Paul Polman’s incisive view of marketing and leadership for a sustainable future

Thanks to the Marketing Society for a great Annual Lecture last night – by Paul Polman, CEO of Unilever… If the assembled 300 audience didn’t realise it before, by the end we were quite clear he’s one of the most influential men on the planet, outgunning David Cameron et al by some margin… running an organisation that operates in 180 countries and serves 2 billion of the 6.5billion population gives that potential, but his desire to change how business works, to be sustainable not just profitable, makes him an awe inspiring standout character.

His fast paced delivery covered a range of challenges for marketing, and a global view of the business world and it’s political/social context, but it was in the Q&A ably led by Martyn Lewis (veteran broadcaster, and you can see why), that some of the real gems came to light. Thoughts to take away included:

1.  Think of consumers as citizens. And of all the ways they are crying out for change, faster than governments, organisations and companies can realistically deliver. But they don’t have the answers – if a business can help by providing opportunities and solutions, they’ll be welcomed.

2. Unilever want to try decoupling growth from environmental impact – doubling turnover and profit, halving environmental footprint. It’s making them a standout employer, and has turned around it’s fortunes from being a cost cutting business 10 years ago… but not without difficulties of managing shareholder expectations from short to long term. Seems to have paid off, with share price up 68% in 3 years.

3. Marketers are wasting too much time debating whether the small but growing group of consumers who want to buy responsibly sourced products are niche. It’s archaic to sit back and wait until the mainstream tell you that’s what they want. It’s up to marketers to lead, to shape change, and go beyond the basics of quality and value. And most importantly to be positive, inspiring, exciting – not using the language of government/NGO messages of ‘shouldn’t/can’t’.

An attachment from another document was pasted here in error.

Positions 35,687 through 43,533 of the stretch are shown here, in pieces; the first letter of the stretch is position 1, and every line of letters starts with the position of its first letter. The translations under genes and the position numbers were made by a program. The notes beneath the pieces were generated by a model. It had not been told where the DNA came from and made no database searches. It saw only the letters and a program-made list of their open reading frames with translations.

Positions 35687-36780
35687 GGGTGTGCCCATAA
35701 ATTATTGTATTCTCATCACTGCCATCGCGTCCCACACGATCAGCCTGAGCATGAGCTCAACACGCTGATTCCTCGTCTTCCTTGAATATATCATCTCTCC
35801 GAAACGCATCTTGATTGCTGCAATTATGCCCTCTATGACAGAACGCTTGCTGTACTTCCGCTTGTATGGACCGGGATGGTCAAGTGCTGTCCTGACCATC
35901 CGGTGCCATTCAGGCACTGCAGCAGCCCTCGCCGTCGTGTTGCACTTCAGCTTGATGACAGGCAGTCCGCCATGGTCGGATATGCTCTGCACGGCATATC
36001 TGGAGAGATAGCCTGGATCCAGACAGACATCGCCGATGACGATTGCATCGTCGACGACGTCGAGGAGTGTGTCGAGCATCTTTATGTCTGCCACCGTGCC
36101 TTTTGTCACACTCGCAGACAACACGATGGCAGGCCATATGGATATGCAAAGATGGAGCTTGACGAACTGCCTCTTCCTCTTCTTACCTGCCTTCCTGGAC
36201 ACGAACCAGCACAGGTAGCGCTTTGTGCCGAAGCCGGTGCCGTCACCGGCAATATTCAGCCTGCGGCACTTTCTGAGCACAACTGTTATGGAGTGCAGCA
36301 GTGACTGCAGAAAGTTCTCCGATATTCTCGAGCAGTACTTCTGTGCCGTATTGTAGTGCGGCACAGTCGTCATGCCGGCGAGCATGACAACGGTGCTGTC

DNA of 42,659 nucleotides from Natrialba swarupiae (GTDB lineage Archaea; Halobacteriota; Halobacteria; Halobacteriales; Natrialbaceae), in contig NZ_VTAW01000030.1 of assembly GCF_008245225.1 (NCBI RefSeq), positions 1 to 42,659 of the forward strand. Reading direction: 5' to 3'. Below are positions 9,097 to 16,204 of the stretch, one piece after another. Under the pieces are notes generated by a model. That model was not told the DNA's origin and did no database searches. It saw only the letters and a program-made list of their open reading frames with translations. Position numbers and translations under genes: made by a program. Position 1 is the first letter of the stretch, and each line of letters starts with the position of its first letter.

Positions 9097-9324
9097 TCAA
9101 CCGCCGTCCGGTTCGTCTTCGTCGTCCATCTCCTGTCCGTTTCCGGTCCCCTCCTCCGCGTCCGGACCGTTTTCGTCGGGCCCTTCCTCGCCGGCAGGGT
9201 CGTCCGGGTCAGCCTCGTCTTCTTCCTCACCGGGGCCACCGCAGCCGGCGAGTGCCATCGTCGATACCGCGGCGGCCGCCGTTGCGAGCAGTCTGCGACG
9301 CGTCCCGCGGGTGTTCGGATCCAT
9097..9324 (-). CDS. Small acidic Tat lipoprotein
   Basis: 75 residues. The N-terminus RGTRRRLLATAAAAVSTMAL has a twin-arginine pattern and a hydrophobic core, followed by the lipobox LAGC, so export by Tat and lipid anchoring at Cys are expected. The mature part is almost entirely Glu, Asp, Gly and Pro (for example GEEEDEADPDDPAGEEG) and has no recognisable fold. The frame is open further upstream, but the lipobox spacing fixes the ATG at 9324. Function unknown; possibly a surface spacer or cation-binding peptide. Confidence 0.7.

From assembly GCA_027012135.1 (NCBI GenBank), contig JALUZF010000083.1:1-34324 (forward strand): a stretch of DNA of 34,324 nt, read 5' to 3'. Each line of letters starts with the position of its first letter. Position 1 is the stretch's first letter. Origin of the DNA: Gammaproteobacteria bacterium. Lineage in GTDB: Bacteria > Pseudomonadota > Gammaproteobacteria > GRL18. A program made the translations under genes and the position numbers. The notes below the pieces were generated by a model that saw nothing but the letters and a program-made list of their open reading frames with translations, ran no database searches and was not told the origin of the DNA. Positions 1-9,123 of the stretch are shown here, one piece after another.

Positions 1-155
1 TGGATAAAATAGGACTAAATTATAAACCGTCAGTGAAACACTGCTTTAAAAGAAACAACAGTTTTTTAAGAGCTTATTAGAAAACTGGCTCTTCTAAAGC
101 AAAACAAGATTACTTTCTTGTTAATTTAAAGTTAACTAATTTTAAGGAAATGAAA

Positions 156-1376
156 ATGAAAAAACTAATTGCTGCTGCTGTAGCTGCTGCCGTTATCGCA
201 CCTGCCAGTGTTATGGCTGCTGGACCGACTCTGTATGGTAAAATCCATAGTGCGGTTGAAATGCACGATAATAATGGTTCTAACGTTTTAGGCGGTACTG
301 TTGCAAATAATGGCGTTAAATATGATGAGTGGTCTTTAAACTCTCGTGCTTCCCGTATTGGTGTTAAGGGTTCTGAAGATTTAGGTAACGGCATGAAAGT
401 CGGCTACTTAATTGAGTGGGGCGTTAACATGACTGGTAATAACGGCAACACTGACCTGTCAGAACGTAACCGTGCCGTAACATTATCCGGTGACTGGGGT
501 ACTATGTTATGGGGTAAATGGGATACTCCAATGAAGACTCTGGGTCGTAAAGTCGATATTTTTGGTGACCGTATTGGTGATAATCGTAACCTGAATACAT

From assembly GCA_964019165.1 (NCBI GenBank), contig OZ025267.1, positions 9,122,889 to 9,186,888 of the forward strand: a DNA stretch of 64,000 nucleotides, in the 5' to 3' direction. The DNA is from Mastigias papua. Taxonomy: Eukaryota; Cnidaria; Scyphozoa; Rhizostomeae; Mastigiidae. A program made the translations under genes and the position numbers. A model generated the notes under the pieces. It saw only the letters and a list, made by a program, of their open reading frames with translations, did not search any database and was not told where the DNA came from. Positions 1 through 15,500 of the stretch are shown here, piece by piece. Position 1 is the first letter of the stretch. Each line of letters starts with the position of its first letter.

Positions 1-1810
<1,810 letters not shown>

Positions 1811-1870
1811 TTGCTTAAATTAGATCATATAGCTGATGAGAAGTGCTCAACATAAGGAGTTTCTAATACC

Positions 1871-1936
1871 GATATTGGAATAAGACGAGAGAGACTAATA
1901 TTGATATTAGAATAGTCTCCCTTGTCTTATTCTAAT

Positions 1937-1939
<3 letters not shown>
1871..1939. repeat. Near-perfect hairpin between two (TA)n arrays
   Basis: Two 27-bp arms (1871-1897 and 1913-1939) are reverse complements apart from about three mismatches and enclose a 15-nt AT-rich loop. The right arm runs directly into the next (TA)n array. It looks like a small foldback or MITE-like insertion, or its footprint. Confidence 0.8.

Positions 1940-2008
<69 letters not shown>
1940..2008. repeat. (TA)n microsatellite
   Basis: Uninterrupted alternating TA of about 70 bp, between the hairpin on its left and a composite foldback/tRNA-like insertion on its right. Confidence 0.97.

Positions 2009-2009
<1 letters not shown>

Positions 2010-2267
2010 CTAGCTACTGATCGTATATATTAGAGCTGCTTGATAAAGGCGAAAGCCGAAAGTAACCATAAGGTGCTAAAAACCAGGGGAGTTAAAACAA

4. Marketers need to embrace the role and impact of the corporate brand on individual brands – they need to connect in terms of purpose, and reinforce through open-ness and transparency.

5. The hardest new skillset challenges for leaders and marketers are a) to feel comfortable with ambiguity (driven by volatility and sudden changes), b) to work in partnership with many more people (eg governments, NGOs, competitors), and c) to really deliver transparency (opening up your company to consumers is undeniably difficult, but essential)

And of his summary of the sustainability challenge – my personal favourite nugget-

‘In the next 40 years we need to make as much food for ourselves as we’ve made in the previous 8000 years’. Gulp